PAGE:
Illadelph Halflife
10.3.2016

The Roots’ ‘Illadelph Halflife’ Turns 20

Ahmir “Questlove” Thompson is revisiting hip-hop history on his new Pandora show “Questlove Supreme,” so it’s only right that The Roots’ legendary footsteps get retraced too. It’s even more fitting to do that through the lens of Illadelph Halflife, The Roots’ third album, which celebrated its 20th anniversary on Saturday (Sept. 24).

What made this project special? The 20-track effort came at a crucial point in the band’s voyage, causing their tides to turn in major ways. Here’s a look back at 1996 and how it impacted The Roots’ quest towards their current iconic status.

Initial Reception

Upon its release, the jazz-infused project was celebrated for being “innovative” by Entertainment Weekly, which awarded it an A- rating. The Source — then still known as “The Bible of Hip-Hop” — gave it 4.5/5 mics, calling it a “thoughtful musical endeavor.” But those positive reviews only came after long hours in the lab, trying to perfect the crew’s sound.

In his 2013 memoir, Mo Meta Blues: The World According to Questlove, Ahmir called Illadelph an important shift in the band’s trajectory. “We didn’t want to be as soft as we were on the earlier record, but we didn’t want to surrender our thinking-man’s perch, either,” he wrote. “We split the difference by making the music harder, and by making songs that sounded like they were based on samples, though in fact we were sampling ourselves.”

Questlove’s Mission

How did The Roots arrive at this new approach? Though it may seem baffling now, changes came about after DJs criticized Questlove’s drumming. They claimed his beats “fluctuated” too much, hurting the group’s appeal.

“Suddenly, I became the bad guy in The Roots,” Ahmir revealed in his 2014 Red Bull Music Academy lecture. “People were like, ‘Fine. We’re just gonna become a regular rap group and rhyme over regular breaks.’ I’m like, ‘Wait. I’m not about to be fired in my own group.'”

That gave Questlove all the motivation he needed. Two months before the group started recording, he sequestered himself in the studio. “I felt like Jack Nicholson in Batman,” he added. “Like, ‘Wait ’till they get ahold of me!’ I said, ‘I’m gonna be the coldest, most emotionless, an absolute machine.’ I spent hours and hours and hours. I probably did another 10,000 hours. I wanted to learn everything about engineering.” The result was Illadelph, a jazz-fueled, Wu-Tang Clan-inspired LP filled with equal parts grit and mellow vibes.

Lyrical Strengths

While the music was elevated, Illadelph was also a pivotal touchstone in the group’s lyrical progression. Black Thought continued to sharpen his storytelling sword with tracks like “The Hypnotic,” a romance-tinged predecessor to Things Fall Apart’s “You Got Me” classic. He dropped true school theories on rap’s changing landscape on “What They Do,” a cut and video that would even cause The Notorious B.I.G. to take offense.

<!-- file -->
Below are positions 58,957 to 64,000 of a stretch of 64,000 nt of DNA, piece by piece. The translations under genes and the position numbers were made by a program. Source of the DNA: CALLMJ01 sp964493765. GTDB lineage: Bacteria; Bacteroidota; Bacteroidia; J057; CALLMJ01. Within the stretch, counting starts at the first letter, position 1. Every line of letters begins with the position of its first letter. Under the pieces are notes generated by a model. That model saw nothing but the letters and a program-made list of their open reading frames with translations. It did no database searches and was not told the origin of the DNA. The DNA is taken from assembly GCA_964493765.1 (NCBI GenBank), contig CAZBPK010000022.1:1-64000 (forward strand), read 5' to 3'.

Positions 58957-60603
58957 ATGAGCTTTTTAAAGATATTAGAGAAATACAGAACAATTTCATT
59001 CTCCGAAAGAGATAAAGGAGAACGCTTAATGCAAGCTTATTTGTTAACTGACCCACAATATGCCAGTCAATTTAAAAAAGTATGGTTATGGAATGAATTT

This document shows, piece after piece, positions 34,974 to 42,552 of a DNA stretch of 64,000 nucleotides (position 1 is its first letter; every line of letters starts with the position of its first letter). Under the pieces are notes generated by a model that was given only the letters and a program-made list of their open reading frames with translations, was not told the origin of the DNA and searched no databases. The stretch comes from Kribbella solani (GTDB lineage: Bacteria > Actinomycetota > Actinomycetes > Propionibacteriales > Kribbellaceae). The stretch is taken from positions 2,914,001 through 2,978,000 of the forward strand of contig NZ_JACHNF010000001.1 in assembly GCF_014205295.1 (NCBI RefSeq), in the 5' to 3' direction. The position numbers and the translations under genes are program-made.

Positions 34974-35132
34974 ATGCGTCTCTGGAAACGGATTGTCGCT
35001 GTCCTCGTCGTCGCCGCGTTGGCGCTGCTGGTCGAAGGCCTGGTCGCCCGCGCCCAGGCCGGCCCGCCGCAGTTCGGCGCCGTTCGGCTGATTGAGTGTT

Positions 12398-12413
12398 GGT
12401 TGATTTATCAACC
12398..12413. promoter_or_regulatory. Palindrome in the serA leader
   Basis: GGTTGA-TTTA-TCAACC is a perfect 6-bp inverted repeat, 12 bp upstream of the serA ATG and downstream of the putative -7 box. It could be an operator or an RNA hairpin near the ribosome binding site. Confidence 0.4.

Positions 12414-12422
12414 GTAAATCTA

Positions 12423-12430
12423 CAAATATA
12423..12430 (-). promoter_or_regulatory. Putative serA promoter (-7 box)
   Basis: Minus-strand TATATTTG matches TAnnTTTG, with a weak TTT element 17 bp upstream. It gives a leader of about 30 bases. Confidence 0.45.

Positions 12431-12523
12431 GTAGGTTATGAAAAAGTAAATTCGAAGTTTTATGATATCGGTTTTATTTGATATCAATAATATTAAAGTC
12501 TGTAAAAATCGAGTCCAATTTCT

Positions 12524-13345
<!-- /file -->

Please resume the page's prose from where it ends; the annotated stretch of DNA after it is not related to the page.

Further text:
Beyond rap criticism though, Black also provided insightful, ever-relevant social commentary. “I’m thinkin’ it don’t cease,” he rhymes on “Panic!!!!!” “It’s no more peace / Police levels increase / But what the fuck? It’s still crime on the streets / I can’t breathe.”

Thought’s poignant pen was accompanied by dexterous peers. Malik B added his flavor to cuts like “It Just Don’t Stop,” where he addressed homicide, rape, and hate crimes. Elsewhere, Dice Raw delivered even more of that, discussing gun violence on “Episodes,” for example. “Ni**as causin’ mayhem from the p.m.s to a.m.s,” he raps. “America’s worst nightmare: guns in kids’ hands.”

Consistency & Continuity

With more social commentary over revamped soundscapes, Illadelph marked a new era for The Roots, but that didn’t mean they wanted it detached from their past. In fact, the group took extra care to ensure its continuity. In some runs, they even began the tracklist at No. 34, a continuation of Organix, which consisted of 17 songs, and Do You Want More?!!!??!, which was made up of 16 cuts.

“It was a small gesture,” Ahmir wrote in Mo Meta Blues, “and possibly more annoying than effective, but we wanted to push back a bit against the idea that records were simply products or isolated snapshots that weren’t connected, spiritually or even physically, to the albums that came before and the albums, as yet unmade, that would come afterward.”

Legacy

Looking back, The Roots’ wish for every album to be a part of a continuum makes sense. Twenty years after this release, it’s tough to pick out their best album, with standouts like 1999’s Things Fall Apart, 2011’s Undun, and, of course, Illadelph Halflife, among others still shining brightly.

Whether it’s deemed their best or not though, the LP remains a vital footstep in a legendary journey worth revisiting even two decades after it dropped.

The voyage continues. Join the Quest on Pandora every Wednesday at 1 p.m. EST/10 a.m. PST as Questlove adds to his storied career, sharing insightful knowledge alongside co-host Phonte and some very special guests.

–Andres Tardio